09 Jul What I Learned as a Student at Columbine High School
Growing up I attended many schools: Private schools, where I had to wear a jacket and tie; hardcore public schools where metal detectors and fights were a daily occurrence; and hippy schools like Waldorf where we would sing and draw most of the day. Perhaps the most noteworthy school I attended was Columbine High School. It was 1996 and I had just returned from a year in England where I had ineffectively tried to pick up an accent so I could fit in, only to look like a “right tosser” when I came back to the States asking when I should “ring the birds for a laugh”.
Columbine had a serious bullying culture and it was primarily facilitated by a select group of well-to-do athletes who reigned supreme on school grounds and beyond. Though I had been loosely accepted by this troop of alpha monkeys, I, too, was a victim of their bullying. Each time I attended one of their parties, I had a subtle but disconcerting feeling that someone was going to get punched or pantsed. Right before I left town to move to Vegas, I had a going away party that many of them attended. By the end of it, they had broken the door off my bathroom and smashed each other into a mirror. I learned over the years not to condemn people like this completely, because their actions usually speak to the pain they feel inside.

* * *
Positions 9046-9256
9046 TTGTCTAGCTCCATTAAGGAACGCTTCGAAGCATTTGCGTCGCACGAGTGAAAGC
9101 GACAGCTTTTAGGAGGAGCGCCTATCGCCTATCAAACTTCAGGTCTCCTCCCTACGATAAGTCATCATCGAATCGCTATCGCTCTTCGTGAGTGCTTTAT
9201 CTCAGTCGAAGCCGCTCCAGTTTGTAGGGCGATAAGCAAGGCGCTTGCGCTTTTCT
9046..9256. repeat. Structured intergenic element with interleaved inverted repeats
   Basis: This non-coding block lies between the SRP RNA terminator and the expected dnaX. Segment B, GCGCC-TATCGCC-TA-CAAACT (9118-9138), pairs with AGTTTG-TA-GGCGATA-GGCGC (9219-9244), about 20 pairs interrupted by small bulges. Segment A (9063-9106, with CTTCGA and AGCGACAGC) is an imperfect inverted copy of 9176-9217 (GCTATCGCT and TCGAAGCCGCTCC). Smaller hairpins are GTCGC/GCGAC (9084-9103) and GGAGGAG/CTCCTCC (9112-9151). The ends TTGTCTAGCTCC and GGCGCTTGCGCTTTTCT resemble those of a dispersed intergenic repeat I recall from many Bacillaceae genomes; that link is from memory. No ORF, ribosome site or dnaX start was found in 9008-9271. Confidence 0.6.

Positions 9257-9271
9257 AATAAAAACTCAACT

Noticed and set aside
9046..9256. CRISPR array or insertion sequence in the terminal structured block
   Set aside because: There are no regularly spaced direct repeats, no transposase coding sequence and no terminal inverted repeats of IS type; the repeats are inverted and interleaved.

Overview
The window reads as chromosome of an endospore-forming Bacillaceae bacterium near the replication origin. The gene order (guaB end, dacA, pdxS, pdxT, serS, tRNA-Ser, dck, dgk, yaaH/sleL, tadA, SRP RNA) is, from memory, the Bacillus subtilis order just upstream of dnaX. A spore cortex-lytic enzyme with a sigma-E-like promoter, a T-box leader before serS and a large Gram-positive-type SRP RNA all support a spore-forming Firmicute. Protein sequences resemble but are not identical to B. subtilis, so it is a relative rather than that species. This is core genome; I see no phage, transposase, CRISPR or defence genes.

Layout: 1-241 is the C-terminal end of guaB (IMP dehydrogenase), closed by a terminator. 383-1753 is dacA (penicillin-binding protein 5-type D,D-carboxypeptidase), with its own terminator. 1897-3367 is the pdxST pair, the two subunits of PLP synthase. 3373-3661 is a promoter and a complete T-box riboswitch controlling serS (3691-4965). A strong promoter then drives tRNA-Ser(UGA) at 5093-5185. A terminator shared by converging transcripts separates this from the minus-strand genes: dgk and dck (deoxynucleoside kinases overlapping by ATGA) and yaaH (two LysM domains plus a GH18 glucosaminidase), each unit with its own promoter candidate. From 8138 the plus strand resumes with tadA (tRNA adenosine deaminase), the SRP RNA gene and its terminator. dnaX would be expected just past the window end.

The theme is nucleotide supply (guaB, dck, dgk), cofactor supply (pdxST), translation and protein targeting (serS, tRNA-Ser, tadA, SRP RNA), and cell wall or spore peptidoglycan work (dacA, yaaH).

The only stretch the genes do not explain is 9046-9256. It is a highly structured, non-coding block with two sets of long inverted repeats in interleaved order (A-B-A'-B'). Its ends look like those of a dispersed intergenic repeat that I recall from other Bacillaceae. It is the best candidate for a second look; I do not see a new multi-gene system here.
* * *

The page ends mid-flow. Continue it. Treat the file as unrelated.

Then the shooting happened. The kids who did it were mild-mannered guys who got pushed too far. I’m not letting them off the hook for their actions by any means. They are responsible for their choice just like everyone else, but there are always an infinite number of sides to the story. Video games have been blamed, along with music, movies, gun control and even junk food. I think they are all responsible. I also think the parents, teachers and media should be held accountable.
But laying blame is not what’s important. We need to look at how we can create an environment in school that doesn’t allow this to happen in the first place. To me the answer is developing more effective and empowered communicators in our children. Both sides of the coin – the bullies and the bullied – need to be addressed. The bullies can learn to express their anger and fear more effectively through empathy and social intelligence training while the bullied children can gain skills in assertiveness and humor to diffuse situations where tension is forming.
I strongly believe the key to a better future is to have more programs like this in schools. Unfortunately the school system is broken and backward. The place that we should be investing most of our money (the future) is being neglected in favor of supplying the war machine with its nukes (I’ll save that rant for another post). In the meantime, afterschool programs will have to suffice for parents who really want their kids to excel and have the life they want.
Devon OB Ash